The miners’ strike of the 1980s is often depicted as a bitter clash between Ian MacGregor and Margaret Thatcher on one side, and Arthur Scargill and the National Union of Mineworkers on the other. The battle lines were drawn up and down the country as flying pickets and the police went head to head. The strike was the closest the UK has come to civil war in recent times. Not even the 1980s or 2011 riots can compare to the year-long confrontation.
Much has been written about this strike, but what is often missing from this story of rage and dissent are the voices of the women involved. This was a pivotal moment in Britain and the women, often absent from the media’s gaze and the public’s memory, were there fighting alongside with the men. Their presence on the picket lines has been acknowledged but their story of defiance, their skill in raising funds, promoting the cause and standing in battle with the men is generally overlooked.
“Coal not dole” stickers covered the plastic buckets that were used to collect donations from the public. The women travelled beyond their pit villages and around the country to raise funds. They spoke at rallies in London and abroad, talking about the struggle and the hardships that the miners’ and their families faced. The result was allegiance from people and places they least expected, and when it was most needed – Russia sent lorries to the UK providing food and Christmas presents for the miners’ children.
In her book “Queen Coal” Triona Holden tells how the women in Yorkshire experienced opposition to setting up a soup kitchen from the local NUM representatives who wanted the kitchen to serve the striking men only. Determined that a soup kitchen would also serve the families, the women organised cutlery, crockery and the necessary permissions. They raised money by knocking on doors and asked people if they could spare a bit of food. This and funding from “Women Against Pit Closure” meant that they were able to feed the the striking community.
But women were not resigned to domestic duties alone, they were also at the coalface of the strike, they were on the front line – not shouting from the sidelines but in battle, along with the men, against the police. Some were arrested, some went to court and some were even strip-searched.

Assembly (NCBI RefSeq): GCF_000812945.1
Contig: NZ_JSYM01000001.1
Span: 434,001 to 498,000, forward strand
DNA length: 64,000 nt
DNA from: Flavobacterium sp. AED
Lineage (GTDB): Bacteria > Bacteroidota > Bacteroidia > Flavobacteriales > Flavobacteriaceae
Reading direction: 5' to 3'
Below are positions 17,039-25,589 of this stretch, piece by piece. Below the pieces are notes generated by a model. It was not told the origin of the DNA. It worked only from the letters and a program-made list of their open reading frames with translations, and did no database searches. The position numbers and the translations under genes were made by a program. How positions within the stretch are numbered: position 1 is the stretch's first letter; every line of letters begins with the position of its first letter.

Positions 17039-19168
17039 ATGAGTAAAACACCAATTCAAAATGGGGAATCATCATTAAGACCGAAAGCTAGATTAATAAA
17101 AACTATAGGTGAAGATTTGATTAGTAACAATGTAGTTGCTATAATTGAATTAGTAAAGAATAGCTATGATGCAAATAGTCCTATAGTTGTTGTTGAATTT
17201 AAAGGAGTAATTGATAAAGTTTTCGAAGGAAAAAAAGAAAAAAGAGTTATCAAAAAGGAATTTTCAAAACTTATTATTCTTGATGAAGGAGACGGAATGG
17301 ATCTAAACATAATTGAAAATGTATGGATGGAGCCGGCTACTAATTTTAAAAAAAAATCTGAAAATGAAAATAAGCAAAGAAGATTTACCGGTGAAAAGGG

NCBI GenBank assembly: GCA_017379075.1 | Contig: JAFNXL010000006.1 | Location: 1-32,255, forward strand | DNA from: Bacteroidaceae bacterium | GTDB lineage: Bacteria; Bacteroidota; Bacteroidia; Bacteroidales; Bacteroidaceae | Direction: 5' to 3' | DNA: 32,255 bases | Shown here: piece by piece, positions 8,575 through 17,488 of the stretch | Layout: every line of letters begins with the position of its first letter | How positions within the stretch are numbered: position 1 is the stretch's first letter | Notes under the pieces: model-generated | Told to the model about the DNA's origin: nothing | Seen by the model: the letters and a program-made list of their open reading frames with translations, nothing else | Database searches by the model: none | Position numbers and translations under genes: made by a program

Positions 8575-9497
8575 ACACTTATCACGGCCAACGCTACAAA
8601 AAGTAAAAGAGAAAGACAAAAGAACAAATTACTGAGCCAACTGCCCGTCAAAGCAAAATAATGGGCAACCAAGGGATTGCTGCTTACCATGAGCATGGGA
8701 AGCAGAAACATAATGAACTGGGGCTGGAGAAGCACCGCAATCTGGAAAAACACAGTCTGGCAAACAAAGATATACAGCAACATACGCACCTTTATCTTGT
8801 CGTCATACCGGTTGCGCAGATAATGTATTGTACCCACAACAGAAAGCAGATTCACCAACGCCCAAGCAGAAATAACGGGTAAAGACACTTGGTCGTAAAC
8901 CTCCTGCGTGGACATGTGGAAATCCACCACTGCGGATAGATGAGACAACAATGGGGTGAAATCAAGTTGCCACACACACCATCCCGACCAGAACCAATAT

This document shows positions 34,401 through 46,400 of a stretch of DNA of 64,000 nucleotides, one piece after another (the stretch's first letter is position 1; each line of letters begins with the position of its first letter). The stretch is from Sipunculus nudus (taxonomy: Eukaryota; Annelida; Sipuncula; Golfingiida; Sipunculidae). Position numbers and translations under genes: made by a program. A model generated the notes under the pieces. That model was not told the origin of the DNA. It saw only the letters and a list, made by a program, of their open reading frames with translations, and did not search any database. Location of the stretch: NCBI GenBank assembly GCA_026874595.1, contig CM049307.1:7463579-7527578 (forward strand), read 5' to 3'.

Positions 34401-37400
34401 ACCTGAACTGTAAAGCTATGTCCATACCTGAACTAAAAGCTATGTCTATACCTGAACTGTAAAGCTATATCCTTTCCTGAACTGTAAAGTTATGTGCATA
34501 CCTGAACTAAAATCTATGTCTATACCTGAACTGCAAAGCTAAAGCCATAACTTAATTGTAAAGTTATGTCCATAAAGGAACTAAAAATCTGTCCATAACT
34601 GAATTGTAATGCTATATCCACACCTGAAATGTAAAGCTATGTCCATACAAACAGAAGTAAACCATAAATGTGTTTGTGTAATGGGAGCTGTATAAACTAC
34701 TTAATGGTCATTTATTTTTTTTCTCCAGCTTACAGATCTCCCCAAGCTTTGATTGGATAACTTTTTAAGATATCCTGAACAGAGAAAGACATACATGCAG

Defying the times
The 1980s was a different time socially, economically and politically for women. Despite having a woman prime minister, women were discouraged from working and an arrogant, male culture pervaded. But the women who took part in the strike were strong working-class activists whose actions undermined the narcissistic culture of the time. Their livelihoods, their families, their communities and their way of life was under threat and this fuelled their anger. In many cases, these women never returned to domestic life after the strikes. Some even took up careers in politics.
The women’s welfare clinics ensured the strikers’ families received the benefits to which they were entitled. The National Union of Miners encouraged strikers to claim benefits, but the number of members who actually made claims had been low in previous strikes. In 1984, when the welfare clinics were up and running, the benefit take-up rate was nearly 80%. This record high was a result of the women being able to successfully advise striking miners and their families about welfare claims and benefit applications, preventing them from going hungry. These actions, it might be argued, helped give the strike longevity.
Many of the women surprised even themselves with their tenacity during the strike. For them this was a working-class fight and they demonstrated a camaraderie and a skill that rivalled that of the men working down the pits. They even had their own campaign song:
We are women, we are strong,
We are fighting for our lives
Side by side with our men
Who work the nation’s mines,
United by the past,
And it’s - Here we go! Here we go!
For the women of the working class.
Today retail parks and new roads have been built over the ground upon which communities once thrived and fierce battles took place. However what cannot be erased from history is how this group of men and women, led by Scargill, defied class and gender boundaries and went head-to-head with the government.
Now, 20 years on, society is in a different place. The topless Page 3 model has disappeared and #MeToo is holding men to account. The miners’ wives maintained they were not feminists and perhaps their collective description “miners’ wives” is evidence of that position. But ironically Thatcher and the strike helped to liberalise gender relationships. The women’s collective voices occupied a space not occupied by other feminist groups. They had created their own working-class feminism that spoke of protecting the family and their husbands while also claiming a place in the workspace.